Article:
Percocet Addiction: Abuse Signs, Effects & Treatment

Percocet Abuse and Addiction

Percocet is a narcotic painkiller that is a combination of the opiate oxycodone and the over-the-counter drug acetaminophen. Like other opioid drugs, Percocet is highly addictive. Nevertheless, doctors prescribe the drug to treat pain as the drug induces feelings of relaxation, increased pleasure, and reduced anxiety.

People who legitimately receive a Percocet prescription from their doctor may become addicted to the drug if they use a higher dose or continue to use the drug longer than instructed. Percocet addiction recovery programs are available to individuals who become dependent on the drug as a result of using it recreationally and to those who began using the drug under doctor supervision.

Early Signs of Percocet Abuse and Addiction

If you are concerned you may be developing an addiction to Percocet you obtained through a valid prescription, the first warning sign may be in your rate of consumption. You may feel like you need to take more of the drug to avoid experiencing pain, insomnia, or sickness. Recreational Percocet users usually begin using larger doses in the early stages of addiction to achieve a state of euphoria.

Because it is difficult to obtain enough Percocet to support an addiction without a prescription, people who abuse the drug often resort to illegal activities once they develop a dependency. People who develop an addiction after being legally prescribed Percocet may appear to frequently misplace the original prescription and regularly request new ones. Some addicts will even file a false police report to give the appearance that they need a new prescription because the original prescription may have been stolen.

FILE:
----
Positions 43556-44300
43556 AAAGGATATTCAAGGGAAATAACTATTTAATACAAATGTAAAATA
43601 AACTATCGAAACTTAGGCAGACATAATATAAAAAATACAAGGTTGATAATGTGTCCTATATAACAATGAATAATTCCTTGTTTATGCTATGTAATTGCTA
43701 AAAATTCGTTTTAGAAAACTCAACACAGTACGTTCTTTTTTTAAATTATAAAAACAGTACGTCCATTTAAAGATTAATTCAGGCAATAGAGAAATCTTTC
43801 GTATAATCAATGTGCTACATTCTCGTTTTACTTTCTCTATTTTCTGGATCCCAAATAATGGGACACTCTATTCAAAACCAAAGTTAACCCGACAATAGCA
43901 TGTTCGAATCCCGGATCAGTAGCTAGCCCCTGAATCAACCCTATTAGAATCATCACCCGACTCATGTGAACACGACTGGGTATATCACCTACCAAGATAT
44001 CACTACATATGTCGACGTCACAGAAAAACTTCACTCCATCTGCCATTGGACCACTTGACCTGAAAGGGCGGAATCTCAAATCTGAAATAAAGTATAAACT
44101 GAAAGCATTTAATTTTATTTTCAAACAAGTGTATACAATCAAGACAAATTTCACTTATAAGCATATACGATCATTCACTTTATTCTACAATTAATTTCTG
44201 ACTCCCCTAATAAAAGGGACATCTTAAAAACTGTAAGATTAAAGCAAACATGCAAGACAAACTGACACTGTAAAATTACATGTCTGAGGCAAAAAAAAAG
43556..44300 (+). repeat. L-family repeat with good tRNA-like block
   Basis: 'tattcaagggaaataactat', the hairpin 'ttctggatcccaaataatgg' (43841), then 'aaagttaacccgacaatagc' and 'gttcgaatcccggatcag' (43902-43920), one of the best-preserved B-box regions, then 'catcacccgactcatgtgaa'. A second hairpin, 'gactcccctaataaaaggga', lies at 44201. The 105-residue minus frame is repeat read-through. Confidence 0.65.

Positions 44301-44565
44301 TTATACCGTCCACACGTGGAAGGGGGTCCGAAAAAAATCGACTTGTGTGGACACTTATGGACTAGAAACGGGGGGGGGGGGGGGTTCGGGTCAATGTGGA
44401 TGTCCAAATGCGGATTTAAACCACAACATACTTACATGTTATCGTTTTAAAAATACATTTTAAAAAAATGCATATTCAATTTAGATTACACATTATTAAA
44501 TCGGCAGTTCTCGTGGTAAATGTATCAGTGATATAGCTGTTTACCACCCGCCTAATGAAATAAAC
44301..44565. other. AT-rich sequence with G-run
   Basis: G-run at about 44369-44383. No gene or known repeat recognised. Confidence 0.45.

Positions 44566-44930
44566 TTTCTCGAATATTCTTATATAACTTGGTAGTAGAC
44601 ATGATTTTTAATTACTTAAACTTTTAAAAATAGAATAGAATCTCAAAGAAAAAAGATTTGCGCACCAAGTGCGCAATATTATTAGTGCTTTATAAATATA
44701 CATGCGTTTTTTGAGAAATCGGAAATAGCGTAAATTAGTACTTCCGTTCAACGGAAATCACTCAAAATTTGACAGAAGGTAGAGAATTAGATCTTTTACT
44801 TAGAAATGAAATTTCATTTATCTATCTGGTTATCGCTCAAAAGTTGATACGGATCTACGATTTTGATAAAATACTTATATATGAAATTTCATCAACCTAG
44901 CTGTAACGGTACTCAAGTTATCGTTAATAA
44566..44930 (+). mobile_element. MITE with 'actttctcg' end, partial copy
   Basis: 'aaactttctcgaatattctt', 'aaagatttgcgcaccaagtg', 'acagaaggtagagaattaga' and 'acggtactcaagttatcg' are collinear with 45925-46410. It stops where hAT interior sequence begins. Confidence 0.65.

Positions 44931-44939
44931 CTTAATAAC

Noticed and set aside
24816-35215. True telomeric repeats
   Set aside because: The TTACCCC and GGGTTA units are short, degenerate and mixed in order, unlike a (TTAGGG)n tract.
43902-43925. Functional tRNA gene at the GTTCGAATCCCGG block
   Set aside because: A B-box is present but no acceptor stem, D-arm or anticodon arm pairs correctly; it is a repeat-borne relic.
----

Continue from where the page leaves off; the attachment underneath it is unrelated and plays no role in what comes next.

In other cases, people may steal Percocet from family members who may have a current prescription or leftover pills from previous medical conditions. Many Percocet addicts engage in doctor shopping, and they visit several pharmacies to obtain the drug while reducing the likelihood of getting caught filling multiple prescriptions.

The visible characteristics of Percocet abuse can vary from person to person. Some people appear “high” or easily excitable, while others appear to be very tired or sedated. If you suspect someone you know may be abusing Percocet and developing an addiction to the drug, it is important to observe the totality of the person’s behavior. A drug treatment counselor can help you assess whether your loved one is abusing Percocet and help you find the best way to have a discussion with the person if necessary.

Medical Treatment for Percocet Addiction

Percocet causes severe withdrawal symptoms. Therefore, programs sometimes offer medically assisted treatment to manage withdrawal symptoms following detox. Among these symptoms are very intense cravings that increase the likelihood of overdose if relapse occurs.

Nowadays, it is not uncommon for treatment centers to administer a doctor-prescribed drug to curb cravings and withdrawal symptoms that usually occur when an individual stops using Percocet. The prescribed Percocet treatment drug is also typically an opioid. However, opioid treatment drugs do not produce the full euphoric effect opioid abusers experience when they use their drug of choice. Because Percocet withdrawal can be so severe, many treatment centers provide both medically assisted detox and medically supported rehab.